Lumbar Disc Herniation
What is a Lumbar Disc Herniation?
Inter-vertebral discs have two components: the outer layer made of thick, dense, strong collagen and the inner material which is made of soft, spongy material. Lumbar disc herniation occurs when the softer inner contents rupture backwards into the spinal canal. This most frequently occurs at the L4-5 and L5-S1 levels, but disc herniation can occur at any level in the lumbar spine. Disc herniation can occur during strenuous activity such as lifting heavy objects, but sometimes occurs during routine activity such as getting out of bed.
What symptoms does lumbar disc herniation cause?
Lumbar disc herniation can cause back pain, burning pain down the leg, and/or numbness, tingling, or weakness in the leg. Often, a combination of the above symptoms will occur with a disc herniation.
Often a disc herniation is excruciatingly painful for the first few days to weeks following the herniation. Usually, within ninety days of herniation, symptoms have mostly if not completely resolved.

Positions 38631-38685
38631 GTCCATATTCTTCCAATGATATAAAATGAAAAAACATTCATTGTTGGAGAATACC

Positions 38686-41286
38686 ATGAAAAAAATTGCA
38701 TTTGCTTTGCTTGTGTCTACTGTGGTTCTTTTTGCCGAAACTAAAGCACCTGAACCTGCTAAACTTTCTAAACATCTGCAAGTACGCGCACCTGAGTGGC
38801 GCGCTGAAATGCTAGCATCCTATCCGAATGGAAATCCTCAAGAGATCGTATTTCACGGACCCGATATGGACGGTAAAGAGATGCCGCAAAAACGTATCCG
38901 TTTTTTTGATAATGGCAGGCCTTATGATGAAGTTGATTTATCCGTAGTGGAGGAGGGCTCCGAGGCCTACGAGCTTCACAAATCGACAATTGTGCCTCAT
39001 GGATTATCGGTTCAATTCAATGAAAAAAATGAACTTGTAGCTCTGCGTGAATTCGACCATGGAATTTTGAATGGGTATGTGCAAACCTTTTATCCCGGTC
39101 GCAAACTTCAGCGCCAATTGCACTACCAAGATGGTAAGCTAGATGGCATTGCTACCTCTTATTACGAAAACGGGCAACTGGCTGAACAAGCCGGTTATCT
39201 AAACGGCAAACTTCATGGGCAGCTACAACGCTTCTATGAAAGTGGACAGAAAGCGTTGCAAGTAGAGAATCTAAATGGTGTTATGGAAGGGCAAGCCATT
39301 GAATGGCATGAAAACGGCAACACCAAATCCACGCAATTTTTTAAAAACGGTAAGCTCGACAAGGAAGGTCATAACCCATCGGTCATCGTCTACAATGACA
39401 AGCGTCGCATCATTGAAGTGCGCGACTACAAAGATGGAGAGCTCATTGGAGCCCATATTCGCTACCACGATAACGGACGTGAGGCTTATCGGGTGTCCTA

How is lumbar disc herniation diagnosed?
Lumbar disc herniation can be suspected based on the symptoms a patient reports. However, confirmation of the diagnosis requires advanced imaging, which is usually in the form of a lumbar MRI. Usually, a treatment plan is initiated prior to obtaining an MRI.
How is lumbar disc herniation treated?
Treatment for lumbar disc herniation depending on duration and severity of symptoms. The good news is most lumbar disc herniations will resolve without surgical intervention. Most patients will experience gradual reduction in symptoms with very little treatment. There are some treatments that can be done to expedite recovery. These include anti-inflammatory medications, physical therapy, and occasional use of epidural steroid injections to calm down the inflammation within the nerve itself. For patients who still have severe symptoms that interfere with quality of life after conservative management, surgical intervention is worth discussing. The surgical procedure to treat lumbar disc herniation is usually a microdiscectomy.